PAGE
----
Tuesday, November 08, 2022

GIVEN everything that this newspaper and fellow local media outlets have reported on in recent years regarding city nightlife, Waterford’s failure to secure a Night Time Economy Advisor remains hard to fathom.  

Conscious efforts have certainly been made by individual businesses and in a more collective sense via the Purple Flag initiative since the city was first awarded such a status back in 2015.  

Such accreditation was seen as another welcome step in promoting the city, one that would “help increase visitor numbers which help sustain jobs and increase vibrancy in Waterford”.  

Despite the strides which have been made on the ground to animate the city, from Rice Bridge to the Viking Triangle and the Apple Market, the fresh impetus such an Advisor could have created would have proven welcome.  

As Darren Skelton reports this week, City Hall’s application for such a post appears to be linked to the Council insufficiently demonstrating “a willingness to develop a broad Night Time Economy offering”.  

In addition, feedback from the Council’s application suggests that there was insufficient consultation with new and existing nightlife stakeholders.  

Such a communication comes as a genuine surprise given the level of interaction that has developed between the Council and night time traders – including the City Centre Management Group – over the past five to 10 years.  

The most jarring element at play with all of this lies in the fact that all of our other cities were included in the scheme from which Waterford has not been deemed not worthy of.  

However, if central government won’t give us a leg up, perhaps the added value and vibrancy will have to be developed on a totally local basis. After all, we’ve already got a Purple Flag. Now certainly isn’t the time to hoist a white alternative.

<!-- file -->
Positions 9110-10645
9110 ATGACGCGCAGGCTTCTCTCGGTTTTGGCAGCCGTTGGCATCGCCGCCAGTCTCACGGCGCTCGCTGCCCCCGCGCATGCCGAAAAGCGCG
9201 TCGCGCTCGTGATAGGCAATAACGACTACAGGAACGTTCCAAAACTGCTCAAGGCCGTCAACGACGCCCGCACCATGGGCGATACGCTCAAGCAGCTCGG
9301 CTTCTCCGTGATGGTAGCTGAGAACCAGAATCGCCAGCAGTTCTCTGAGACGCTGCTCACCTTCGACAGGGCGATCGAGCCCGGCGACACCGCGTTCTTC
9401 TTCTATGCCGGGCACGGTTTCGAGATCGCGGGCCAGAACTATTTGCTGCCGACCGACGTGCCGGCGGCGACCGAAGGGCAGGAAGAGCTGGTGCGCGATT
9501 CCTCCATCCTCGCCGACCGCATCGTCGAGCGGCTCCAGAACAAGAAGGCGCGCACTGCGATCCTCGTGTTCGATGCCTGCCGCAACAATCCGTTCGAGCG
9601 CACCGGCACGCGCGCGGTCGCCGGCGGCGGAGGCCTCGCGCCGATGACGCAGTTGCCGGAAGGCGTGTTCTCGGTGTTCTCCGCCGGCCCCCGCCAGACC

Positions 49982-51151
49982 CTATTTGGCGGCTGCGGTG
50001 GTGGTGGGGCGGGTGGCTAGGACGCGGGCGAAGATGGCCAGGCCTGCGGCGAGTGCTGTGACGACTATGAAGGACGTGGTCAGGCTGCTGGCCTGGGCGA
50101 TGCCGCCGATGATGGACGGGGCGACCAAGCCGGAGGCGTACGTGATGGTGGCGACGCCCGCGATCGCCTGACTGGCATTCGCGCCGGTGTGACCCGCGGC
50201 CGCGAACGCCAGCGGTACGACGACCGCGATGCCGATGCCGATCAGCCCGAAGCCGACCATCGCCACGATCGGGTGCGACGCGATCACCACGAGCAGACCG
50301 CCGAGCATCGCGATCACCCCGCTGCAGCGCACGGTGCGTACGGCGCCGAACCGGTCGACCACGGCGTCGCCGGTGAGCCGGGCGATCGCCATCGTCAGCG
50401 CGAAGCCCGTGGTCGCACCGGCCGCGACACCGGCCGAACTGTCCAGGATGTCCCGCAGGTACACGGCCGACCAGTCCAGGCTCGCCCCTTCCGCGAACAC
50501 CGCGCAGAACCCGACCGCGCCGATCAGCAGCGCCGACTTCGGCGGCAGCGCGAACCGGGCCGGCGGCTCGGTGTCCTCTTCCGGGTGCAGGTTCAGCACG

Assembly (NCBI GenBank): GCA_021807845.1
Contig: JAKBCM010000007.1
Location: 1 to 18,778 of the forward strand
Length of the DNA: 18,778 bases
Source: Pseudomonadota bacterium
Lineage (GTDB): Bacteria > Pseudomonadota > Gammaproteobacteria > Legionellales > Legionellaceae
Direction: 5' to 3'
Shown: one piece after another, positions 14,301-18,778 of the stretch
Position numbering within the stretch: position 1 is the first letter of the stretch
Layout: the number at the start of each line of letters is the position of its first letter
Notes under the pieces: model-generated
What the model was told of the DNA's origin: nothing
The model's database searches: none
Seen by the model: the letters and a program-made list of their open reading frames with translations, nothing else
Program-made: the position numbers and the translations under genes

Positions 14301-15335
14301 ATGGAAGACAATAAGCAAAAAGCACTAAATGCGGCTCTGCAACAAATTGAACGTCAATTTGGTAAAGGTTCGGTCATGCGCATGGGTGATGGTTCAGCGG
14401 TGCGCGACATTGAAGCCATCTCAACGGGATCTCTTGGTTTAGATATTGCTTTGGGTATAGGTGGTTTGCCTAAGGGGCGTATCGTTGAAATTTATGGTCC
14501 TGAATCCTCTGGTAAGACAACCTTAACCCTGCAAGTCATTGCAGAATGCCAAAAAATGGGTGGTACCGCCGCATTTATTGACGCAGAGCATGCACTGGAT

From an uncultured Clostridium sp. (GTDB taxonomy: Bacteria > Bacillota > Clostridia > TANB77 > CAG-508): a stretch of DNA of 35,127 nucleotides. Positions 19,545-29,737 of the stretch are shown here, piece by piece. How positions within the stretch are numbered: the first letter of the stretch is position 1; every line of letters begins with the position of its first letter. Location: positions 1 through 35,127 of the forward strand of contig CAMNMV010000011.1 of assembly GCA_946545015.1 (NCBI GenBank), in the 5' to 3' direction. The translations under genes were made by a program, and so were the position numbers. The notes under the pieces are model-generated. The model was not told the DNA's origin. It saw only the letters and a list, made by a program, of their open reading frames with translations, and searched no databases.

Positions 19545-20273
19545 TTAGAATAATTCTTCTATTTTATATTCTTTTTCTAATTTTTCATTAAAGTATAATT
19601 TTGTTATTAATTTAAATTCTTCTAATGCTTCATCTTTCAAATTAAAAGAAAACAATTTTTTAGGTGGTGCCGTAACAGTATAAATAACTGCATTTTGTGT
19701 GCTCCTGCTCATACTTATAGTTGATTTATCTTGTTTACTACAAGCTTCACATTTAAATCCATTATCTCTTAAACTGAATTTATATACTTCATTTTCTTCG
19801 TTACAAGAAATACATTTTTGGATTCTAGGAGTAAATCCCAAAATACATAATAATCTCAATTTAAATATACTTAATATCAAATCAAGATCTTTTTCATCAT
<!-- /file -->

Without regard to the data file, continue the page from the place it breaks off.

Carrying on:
A hurling legend’s story  

WATERFORD and Mount Sion hurling legend Martin Óg Morrissey, along with wife Brigid and their family, have been taken aback at the initial reception to his autobiography, ‘Kings For One Day’.  

Over the past year, Óg has worked with Waterford News & Star Deputy Editor Dermot Keyes on the telling of his life story: from 1953 Harty Cup winner to 1959 All-Ireland Senior Hurling champion. But there’s a lot more to Martin’s book than the game which, at 88, he remains obsessed by. 

The life Martin and his siblings knew in their childhoods on Mount Sion Avenue, Barrack Street and the ‘Top of the Town’ has rarely been detailed between two covers. And while street hurling is largely a thing of the past, the spirit of that part of the city has remained a constant.  

Decency, warmth, solidarity and a sense of humour in that neck of the woods has not faded over the past 70 years. And while doors are no longer unlocked as once they were, those who have lived in that part of the city their whole lives through know how lucky they’ve been with their neighbours all these years. And it was lovely to see so many of them in Mount Sion Centre last Wednesday night.  

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